Thanks to online statistics, there is a measure of online traffic for which information fluency is a protective filter:
"Since the start of the year there have been over 300 thousand unique online threats detected which attempt to take advantage of the coronavirus crisis and our desire for information on, and an end to, the pandemic." Source
You are encouraged to visit Statista.com to see the numbers for yourself:https://www.statista.com/chart/21286/known-coronavirus-related-malicious-online-threats/
The most targeted countries
are, in this order: United Kingdom, France, United States and Italy. The UK is targeted almost twice as much as France.
If you live in one of the affected areas, think twice about what arrives in your email and other online media.Check the author/publisher. Fact check claims. Don't be a victim.
A few election cycles ago, there was the story of Susie Flynn running for President. It was a hoax published by a media company to attract attention. It made for a pretty good fact checking evaluation challenge. Here's an archived reminder of the story
In today's news
is a story about a 17-year old who fabricated a Senate candidate named Andrew Walz and managed to get Twitter to verify the fake as legitimate. Here's some of the story from CNN:
"Earlier this month, Walz's account received a coveted blue check mark from Twitter as part of the company's broader push to verify the authenticity of many Senate, House and gubernatorial candidates currently running for office. Twitter has framed this effort as key to helping Americans find reliable information about politicians in the lead up to the 2020 election."
Not until the 17-year old's parents came forward with the story did anyone notice the problem.
One takeaway is that if a bored teen can exploit Twitter's election integrity efforts, what else is that publisher missing?
We are foolish if we allow others to think for us, assuring us what to believe, what to trust. There is really no substitute for honing our skills and taking time to do our own vetting.
The story of Andrew Walz is another wake up call to practice fact checking. What details in Andrew Walz's campaign can't be verified? Post your answers below.More on fact checking here
Tracking down an author's name online can be a tough assignment.
Let's say you want to reference a story about Polly the Polar Bear that you find here
Who is the author? For this challenge, find the author's first and last name. It CAN be done, although it requires strategy and persistence.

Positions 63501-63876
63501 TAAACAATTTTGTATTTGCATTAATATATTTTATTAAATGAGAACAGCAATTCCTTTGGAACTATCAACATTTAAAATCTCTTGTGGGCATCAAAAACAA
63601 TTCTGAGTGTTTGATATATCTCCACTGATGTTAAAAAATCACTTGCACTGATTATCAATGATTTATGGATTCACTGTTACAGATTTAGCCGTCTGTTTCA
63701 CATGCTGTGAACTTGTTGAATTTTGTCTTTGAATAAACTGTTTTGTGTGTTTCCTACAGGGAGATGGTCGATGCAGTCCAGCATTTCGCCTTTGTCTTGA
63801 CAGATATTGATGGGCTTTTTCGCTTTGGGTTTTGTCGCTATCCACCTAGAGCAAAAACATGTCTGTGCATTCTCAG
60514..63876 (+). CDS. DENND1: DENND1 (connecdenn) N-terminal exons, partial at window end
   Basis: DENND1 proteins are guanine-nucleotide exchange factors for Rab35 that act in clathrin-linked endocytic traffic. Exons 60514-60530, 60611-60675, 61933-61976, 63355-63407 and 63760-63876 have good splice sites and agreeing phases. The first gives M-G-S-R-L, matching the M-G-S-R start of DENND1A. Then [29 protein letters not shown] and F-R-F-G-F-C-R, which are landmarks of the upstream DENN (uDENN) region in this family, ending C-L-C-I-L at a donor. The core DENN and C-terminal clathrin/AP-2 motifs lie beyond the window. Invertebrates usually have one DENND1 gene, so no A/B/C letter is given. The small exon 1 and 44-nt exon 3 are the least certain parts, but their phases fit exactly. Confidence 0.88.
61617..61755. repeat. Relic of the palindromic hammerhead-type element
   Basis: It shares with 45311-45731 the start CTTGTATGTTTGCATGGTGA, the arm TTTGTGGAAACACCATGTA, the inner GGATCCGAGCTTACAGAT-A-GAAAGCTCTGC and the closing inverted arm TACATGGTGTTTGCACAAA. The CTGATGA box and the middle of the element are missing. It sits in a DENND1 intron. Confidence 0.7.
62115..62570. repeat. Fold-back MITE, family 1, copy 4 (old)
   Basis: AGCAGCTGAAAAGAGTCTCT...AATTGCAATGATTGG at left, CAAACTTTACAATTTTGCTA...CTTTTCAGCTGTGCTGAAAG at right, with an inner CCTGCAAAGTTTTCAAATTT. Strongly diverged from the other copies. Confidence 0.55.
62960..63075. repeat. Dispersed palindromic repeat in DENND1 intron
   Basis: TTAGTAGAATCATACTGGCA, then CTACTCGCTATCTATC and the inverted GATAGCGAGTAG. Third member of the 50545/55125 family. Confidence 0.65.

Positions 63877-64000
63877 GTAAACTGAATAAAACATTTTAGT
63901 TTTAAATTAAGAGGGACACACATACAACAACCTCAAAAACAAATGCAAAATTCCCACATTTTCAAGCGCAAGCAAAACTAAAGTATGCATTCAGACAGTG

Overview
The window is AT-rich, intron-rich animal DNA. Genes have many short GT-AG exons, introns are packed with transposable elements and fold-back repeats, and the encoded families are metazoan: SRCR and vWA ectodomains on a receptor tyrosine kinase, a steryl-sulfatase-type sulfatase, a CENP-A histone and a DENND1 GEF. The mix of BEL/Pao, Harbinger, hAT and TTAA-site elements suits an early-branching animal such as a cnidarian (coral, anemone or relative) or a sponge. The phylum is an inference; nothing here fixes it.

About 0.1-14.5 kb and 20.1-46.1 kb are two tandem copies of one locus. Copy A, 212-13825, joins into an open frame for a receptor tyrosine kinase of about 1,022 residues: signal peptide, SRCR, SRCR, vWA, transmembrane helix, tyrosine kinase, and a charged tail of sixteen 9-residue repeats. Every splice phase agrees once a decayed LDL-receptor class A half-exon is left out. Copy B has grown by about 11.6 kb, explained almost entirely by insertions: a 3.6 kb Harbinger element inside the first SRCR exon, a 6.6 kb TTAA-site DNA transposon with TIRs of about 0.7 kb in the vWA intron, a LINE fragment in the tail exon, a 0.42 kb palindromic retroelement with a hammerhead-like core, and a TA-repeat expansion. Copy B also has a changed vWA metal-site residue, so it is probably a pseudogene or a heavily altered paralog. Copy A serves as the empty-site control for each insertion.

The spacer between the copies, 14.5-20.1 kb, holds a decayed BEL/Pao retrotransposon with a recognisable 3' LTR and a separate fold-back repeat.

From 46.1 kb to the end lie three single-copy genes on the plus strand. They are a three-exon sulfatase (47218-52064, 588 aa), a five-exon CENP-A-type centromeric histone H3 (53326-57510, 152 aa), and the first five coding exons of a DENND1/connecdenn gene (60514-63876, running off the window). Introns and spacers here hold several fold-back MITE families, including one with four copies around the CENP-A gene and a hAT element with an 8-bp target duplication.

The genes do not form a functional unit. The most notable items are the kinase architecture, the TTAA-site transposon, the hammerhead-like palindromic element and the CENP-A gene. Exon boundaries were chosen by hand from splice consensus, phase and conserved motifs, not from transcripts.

If you give up, click the link to the Author Tutorials in the challenge.
Especially for those who teach younger students, the Elementary Workshop is a user-guided resource that may be used to introduce and reinforce concepts and skills in information fluency in the elementary grades.
An assortment of hands-on learning activities and games, with and without computers, is included in the workshop:
There's enough material to insert into mini-lessons throughout the school year. Check it out here: https://21cif.com/rkitp/course/elementaryworkshop/index.php
We already know Google is wildly popular, the go-to search engine for most students and a disruptive innovator in search technology.But it can't do everything.
There are many times a non-trivial question arises and Google is not the right tool. It's fine for most easy searches, but when the information needed is more complex or you can't think of the right keywords to use, Google hits a wall.
At times like these, having information fluency skills is essential. Searching may require a different, specialized search engine. Knowing how to learn to use an unfamiliar search engine is highly important. So are investigative skills to check out questionable news. Google is not your one stop shop for all that.
Finding specialized research articles is one example. The first of the three free Internet Search Challenges is one of those
If you have your own example of a time when Google was not the answer, feel free to share it here.